13/02/2010 - 16/02/2010
Vanja Draganic, a performer/devisor who Die Deutsche Bühne called “inspired and terrifying” (Schulte 2007), makes her New Zealand directorial debut in this exploration of the effects of power on ordinary people.
The company of eight actors spent 6 days in a community hall in the rural Waikato town of Glen Murray working on the script under Draganic’s supervision. Half the actors were designated as guards and worked in shifts, while the other half were assigned the status of prisoner and agreed not to leave the Glen Murray Memorial Hall for any reason until the six days were up.
Their improvisation over this period was recorded and edited and Fractur is the result.
As the cast struggles, and frequently fails, to come to terms with power, or the loss of it, Fractur asks of it’s audience “would you have done better?”
Fractur is documentary theatre inspired by one of the most notorious psychological experiments in history. The Stanford prison experiment was a study of the psychological effects of becoming a prisoner or prison guard. The experiment was conducted in 1971 by a team of researchers led by Psychology Professor Philip Zimbardo at Stanford University. His methods were used by Draganic to structure long form improvisations which then became the basis of the show.
Urban Vineyard is:
an independent theatre cooperative based in Hamilton, who have toured work throughout the Waikato and frequently as far away as Wellington. Previous works have been called “ambitious and imaginative” (Nexus 2003), “hard, fast and quick” (The Package 2004) and “an unexpected treat” (Waikato Times 2008). Although this is Urban Vineyards first attempt at documentary theatre, it has in recent years made a speciality out of similarly ambitious devised works. The pick-a-path murder mystery set in a circus, “Exit 2nd Banana” has, since its premiere, also been taken on a successful regional tour as well as being staged by the Napier Youth Theatre.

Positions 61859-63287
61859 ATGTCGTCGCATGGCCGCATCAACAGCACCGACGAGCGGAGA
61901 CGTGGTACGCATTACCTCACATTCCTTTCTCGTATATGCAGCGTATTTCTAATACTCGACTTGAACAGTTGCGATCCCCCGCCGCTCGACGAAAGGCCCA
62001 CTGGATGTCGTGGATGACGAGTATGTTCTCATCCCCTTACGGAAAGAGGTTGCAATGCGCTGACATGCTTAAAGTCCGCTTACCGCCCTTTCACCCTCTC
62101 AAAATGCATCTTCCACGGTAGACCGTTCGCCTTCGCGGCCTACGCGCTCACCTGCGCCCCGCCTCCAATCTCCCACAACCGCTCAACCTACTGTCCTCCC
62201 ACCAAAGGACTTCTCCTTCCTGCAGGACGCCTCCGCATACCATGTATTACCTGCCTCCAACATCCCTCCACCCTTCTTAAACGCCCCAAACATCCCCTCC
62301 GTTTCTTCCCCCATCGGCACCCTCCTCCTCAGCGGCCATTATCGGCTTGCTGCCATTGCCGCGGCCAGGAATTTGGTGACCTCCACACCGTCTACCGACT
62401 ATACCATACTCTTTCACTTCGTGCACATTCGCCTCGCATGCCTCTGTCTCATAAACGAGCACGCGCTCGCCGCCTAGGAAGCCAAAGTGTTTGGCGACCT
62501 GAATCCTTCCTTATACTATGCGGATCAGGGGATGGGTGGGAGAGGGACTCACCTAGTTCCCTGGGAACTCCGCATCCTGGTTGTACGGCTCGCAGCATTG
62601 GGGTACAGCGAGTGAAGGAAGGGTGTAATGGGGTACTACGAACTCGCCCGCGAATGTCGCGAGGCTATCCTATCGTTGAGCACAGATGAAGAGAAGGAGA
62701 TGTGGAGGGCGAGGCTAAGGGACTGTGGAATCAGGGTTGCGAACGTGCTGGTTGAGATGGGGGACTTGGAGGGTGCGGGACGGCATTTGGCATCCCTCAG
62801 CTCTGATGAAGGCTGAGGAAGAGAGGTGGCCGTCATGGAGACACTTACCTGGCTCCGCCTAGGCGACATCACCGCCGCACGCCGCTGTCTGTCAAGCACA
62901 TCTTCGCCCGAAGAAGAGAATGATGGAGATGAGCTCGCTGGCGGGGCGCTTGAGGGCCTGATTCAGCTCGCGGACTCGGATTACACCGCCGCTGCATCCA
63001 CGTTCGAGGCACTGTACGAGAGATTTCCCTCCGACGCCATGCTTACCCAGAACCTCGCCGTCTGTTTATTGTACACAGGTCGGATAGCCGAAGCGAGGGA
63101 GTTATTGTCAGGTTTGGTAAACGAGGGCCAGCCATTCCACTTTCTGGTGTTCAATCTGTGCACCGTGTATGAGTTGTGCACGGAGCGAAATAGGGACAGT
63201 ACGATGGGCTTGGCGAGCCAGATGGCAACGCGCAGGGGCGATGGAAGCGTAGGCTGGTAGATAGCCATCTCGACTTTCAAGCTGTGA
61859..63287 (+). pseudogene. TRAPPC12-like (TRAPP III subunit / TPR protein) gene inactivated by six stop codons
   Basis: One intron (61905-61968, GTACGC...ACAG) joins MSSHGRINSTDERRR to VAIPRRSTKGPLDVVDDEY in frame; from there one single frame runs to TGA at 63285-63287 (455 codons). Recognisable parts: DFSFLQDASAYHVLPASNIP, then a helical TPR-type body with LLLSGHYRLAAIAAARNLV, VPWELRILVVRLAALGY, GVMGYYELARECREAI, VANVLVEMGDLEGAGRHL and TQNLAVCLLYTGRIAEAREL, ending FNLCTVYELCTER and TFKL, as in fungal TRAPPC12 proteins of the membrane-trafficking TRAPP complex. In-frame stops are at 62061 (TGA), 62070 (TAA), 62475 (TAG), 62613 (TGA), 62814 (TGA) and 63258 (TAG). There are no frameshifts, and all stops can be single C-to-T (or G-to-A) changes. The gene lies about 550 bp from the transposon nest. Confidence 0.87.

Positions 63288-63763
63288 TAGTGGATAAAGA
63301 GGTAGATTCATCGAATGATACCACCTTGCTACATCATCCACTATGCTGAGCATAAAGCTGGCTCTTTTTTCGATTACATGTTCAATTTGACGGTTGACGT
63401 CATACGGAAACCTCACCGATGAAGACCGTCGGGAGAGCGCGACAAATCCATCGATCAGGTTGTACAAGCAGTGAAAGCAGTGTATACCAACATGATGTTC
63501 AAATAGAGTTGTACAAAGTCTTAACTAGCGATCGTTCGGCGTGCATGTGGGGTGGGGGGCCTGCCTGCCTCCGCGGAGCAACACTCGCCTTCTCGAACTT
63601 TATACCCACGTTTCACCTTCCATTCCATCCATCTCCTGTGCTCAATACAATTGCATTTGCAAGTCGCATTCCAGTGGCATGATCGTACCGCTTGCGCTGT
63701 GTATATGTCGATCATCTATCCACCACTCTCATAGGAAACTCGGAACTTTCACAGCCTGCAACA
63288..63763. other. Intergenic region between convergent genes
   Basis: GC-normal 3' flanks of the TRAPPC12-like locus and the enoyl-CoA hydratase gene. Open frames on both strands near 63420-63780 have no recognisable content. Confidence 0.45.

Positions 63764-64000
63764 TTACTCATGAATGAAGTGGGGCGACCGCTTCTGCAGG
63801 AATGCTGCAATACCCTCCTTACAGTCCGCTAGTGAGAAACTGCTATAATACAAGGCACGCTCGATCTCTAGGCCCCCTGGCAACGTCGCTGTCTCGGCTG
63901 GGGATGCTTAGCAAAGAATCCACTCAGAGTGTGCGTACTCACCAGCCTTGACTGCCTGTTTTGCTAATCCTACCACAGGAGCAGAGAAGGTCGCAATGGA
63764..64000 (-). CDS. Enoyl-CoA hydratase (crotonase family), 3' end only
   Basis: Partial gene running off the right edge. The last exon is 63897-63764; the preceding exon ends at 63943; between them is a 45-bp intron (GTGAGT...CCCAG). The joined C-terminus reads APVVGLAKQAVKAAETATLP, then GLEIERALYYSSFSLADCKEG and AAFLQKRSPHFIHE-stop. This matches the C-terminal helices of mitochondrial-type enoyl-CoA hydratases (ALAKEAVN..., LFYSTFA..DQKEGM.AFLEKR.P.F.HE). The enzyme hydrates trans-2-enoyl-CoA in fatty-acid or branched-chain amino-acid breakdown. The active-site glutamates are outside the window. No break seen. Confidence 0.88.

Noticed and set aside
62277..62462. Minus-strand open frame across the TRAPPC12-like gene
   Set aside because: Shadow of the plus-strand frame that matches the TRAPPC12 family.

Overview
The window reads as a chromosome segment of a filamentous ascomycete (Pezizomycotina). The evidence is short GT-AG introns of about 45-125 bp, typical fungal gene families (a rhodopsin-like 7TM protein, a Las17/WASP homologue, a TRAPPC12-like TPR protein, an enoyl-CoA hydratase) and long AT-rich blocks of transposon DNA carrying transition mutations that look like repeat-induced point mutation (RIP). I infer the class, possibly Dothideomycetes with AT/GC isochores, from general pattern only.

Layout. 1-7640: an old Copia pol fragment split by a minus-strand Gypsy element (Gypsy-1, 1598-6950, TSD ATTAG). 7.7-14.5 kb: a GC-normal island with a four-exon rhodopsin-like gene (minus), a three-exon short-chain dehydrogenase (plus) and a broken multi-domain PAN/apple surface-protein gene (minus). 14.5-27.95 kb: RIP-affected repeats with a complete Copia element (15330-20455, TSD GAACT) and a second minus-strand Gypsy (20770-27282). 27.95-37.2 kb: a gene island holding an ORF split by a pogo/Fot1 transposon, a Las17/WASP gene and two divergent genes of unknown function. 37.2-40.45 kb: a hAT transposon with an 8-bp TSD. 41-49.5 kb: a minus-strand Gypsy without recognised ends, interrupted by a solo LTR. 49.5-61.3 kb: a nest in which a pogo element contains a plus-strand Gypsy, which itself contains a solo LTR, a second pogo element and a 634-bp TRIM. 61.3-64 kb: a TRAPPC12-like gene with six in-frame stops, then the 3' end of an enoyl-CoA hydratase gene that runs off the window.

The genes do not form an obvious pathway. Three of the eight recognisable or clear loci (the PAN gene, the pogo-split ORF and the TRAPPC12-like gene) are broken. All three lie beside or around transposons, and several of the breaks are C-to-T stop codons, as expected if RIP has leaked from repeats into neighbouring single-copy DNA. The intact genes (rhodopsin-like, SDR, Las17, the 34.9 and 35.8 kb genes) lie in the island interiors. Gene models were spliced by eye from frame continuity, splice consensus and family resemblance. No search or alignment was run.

13 Feb – 16 Feb 8:00pm
1 Kent Terrace, Te Aro, Wellington
Full $16; Concession $13;
Fringe Addict Card Holder $12
Review by Ewen Coleman [Reproduced with permission of Fairfax Media] 16th Feb 2010
During 1971 a rather controversially experiment was undertaken by a Psychology Professor in America to explore human behaviour in a prison situation. It became known as the Stamford Experiment with similarities in later years to the Abu Ghraib torture and prisoner abuse scandal.
Vanja Dragnic, newly arrived refugee and theatre director from Yugoslavia – who had experienced the dismantling of her country and the “fracturs” this caused in local communities – was fascinated by this experiment and decided to use it as the basis for an improvisational exercise with a group of actors.
Taking 8 of them into a hall in the Waikato she divided them into 4 prisoners and 4 guards and let them experience the rigours of a prison environment. Fractur is a very truncated version – one hour – of those six days and how the collective ethos of each group soon reverts to the individual and how power and authority takes over along with using guile and cunning to survive.
In-between we get statements from the actors as themselves, their ideas and aspirations as actors. As a play it works surprisingly well, the action very physical and the tension and power plays real and believable from the energised cast. However at times the creation of “reality” is at the expense of theatrical dynamics and lines become inaudible as they talk amongst themselves or all at once.